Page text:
Sunday, May 7, 2017

Revelation 1:2&3, An Expositional Commentary.

    So far we’ve got God giving the Revelation to Jesus Christ. From there it went to an angel, and then John.
    
Verse 2 : Who bare record

   OK, that’s just bad English. The Greek word for “bare record”, transliterated “martureō”, according to Thayer’s Greek Lexicon, means: to be a witness, to bear witness, i.e. to affirm that one has seen or heard or experienced something.
    So it should just say “who bares record”.
    I’ll be honest. I read out of the King James Bible as a default while I work on studying through Revelation. But I’ve got five other Bibles that I’ll run the verse through just to see what differences there are; and if they are significant, to try to find out why they are different.
         In case anyone is wondering, those other versions are: the International Standard Version, New English Translation, World English Bible, The New King James and the New International Version.
    Usually the difference comes down to which of the various ancient manuscripts were used in the translation. The King James Bible used the Textus Receptus, while a lot of the newer translations rely on the Vaticanus and Sinaiticus. All of these manuscripts have their strengths, all of them have a certain amount of controversy. I’m not going to argue for one translation or manuscript over another here. I am going to try to keep track of all the places where the difference causes a problem in understanding.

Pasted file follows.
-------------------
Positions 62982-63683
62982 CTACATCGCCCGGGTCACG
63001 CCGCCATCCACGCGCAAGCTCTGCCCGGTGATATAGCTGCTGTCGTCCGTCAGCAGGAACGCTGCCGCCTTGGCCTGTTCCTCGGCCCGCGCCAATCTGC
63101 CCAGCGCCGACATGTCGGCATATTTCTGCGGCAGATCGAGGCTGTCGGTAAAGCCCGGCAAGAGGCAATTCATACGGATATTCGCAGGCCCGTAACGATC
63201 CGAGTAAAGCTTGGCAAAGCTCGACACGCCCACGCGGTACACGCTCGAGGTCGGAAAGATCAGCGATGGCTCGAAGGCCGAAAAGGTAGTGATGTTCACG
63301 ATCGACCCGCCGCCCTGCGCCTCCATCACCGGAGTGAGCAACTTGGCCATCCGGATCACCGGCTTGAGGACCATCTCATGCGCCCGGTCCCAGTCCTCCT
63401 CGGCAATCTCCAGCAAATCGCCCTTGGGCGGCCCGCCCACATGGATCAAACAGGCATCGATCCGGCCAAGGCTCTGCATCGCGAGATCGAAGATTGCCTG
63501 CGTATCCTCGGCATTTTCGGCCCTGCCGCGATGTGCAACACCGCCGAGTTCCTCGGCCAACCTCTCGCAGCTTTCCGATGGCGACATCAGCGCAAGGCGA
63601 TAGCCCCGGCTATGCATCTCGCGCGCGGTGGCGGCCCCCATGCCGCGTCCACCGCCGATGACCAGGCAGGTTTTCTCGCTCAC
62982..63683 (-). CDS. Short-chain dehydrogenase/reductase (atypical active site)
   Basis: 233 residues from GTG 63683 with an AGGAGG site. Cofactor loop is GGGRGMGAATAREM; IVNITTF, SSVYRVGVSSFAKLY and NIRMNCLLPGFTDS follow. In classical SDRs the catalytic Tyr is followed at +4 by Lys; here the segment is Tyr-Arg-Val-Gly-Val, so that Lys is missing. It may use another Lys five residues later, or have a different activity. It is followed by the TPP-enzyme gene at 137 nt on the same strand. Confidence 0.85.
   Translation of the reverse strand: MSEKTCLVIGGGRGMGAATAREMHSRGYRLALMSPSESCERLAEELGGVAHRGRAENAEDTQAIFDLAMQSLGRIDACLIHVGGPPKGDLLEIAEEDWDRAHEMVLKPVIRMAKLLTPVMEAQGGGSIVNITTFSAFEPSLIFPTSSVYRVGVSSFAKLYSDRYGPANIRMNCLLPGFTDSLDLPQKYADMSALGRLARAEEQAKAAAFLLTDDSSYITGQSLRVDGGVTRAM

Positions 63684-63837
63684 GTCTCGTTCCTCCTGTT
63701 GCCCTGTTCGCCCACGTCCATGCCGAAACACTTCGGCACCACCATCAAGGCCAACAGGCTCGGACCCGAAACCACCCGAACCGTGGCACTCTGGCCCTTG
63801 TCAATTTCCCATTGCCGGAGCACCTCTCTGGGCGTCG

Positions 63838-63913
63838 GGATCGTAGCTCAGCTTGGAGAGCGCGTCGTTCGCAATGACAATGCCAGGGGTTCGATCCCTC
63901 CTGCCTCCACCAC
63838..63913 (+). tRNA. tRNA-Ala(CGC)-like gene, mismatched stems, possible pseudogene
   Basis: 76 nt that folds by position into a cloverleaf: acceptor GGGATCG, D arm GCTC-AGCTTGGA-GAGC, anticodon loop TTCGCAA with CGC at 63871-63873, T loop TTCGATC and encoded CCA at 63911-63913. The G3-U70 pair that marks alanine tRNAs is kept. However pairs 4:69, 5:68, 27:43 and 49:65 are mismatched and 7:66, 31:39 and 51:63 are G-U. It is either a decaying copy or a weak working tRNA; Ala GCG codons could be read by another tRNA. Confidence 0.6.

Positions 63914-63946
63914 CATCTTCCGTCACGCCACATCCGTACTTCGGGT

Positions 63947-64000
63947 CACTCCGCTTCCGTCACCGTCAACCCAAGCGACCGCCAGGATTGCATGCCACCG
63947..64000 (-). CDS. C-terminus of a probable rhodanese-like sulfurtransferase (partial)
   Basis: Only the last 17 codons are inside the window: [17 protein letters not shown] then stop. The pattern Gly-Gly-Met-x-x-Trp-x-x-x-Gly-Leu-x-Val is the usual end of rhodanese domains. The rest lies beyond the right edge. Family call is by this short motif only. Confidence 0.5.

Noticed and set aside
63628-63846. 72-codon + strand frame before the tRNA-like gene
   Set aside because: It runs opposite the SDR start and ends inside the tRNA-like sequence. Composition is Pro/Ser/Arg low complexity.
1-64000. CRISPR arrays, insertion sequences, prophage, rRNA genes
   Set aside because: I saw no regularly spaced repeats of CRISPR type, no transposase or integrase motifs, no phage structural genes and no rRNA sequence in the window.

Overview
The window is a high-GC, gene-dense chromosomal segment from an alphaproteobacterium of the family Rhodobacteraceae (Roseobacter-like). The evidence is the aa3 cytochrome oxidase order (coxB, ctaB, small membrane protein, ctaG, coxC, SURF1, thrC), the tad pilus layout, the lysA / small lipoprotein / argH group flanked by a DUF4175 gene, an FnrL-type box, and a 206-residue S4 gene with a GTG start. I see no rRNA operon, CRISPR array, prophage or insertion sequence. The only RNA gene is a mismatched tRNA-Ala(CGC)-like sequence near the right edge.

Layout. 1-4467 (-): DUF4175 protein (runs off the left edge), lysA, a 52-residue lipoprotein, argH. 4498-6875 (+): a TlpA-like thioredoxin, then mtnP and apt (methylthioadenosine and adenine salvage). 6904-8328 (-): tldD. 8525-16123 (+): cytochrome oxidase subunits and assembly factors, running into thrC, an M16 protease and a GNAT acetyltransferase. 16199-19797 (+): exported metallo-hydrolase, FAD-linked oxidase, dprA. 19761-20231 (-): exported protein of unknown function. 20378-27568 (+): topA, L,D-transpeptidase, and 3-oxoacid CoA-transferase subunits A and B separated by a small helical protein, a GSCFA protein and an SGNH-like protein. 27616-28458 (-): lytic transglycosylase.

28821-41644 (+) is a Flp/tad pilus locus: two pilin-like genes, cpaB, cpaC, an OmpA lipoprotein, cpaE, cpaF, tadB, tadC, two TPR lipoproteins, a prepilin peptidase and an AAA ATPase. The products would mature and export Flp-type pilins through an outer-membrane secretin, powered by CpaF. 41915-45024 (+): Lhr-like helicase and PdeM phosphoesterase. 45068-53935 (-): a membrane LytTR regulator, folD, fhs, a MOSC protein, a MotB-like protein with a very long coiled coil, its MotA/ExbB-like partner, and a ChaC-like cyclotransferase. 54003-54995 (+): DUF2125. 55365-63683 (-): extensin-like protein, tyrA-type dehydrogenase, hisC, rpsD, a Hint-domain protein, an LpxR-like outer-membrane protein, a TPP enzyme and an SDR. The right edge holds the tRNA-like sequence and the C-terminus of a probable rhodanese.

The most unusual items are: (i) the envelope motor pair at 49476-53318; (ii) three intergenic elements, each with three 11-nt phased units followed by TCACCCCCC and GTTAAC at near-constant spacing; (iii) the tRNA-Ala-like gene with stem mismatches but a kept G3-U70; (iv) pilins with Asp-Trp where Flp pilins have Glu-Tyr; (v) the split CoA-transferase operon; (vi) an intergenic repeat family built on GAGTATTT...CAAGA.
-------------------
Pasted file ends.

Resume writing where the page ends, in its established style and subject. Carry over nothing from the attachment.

of the word of God,
    In this case, I just like the way the King James and the New King James Bibles put it.
    John bares record of the Word of God: He’s read the scriptures, and he can testify to what they say.

and of the testimony of Jesus Christ,
    The word “testimony” (marturia) here is not quite the same as the “bare Record” (martureō) at the beginning of this verse. According to Thayer, marturia means “testimony, i.e. before a judge.

    John was there when Jesus testified before the High Priest.
John 18:15 -  And Simon Peter followed Jesus, and so did another disciple: that disciple was known unto the high priest, and went in with Jesus into the palace of the high priest.
    John didn’t like to identify himself by name in his gospel. He kept making reference to “another disciple” or “that other disciple”. Finally, at the end of John’s gospel, he says: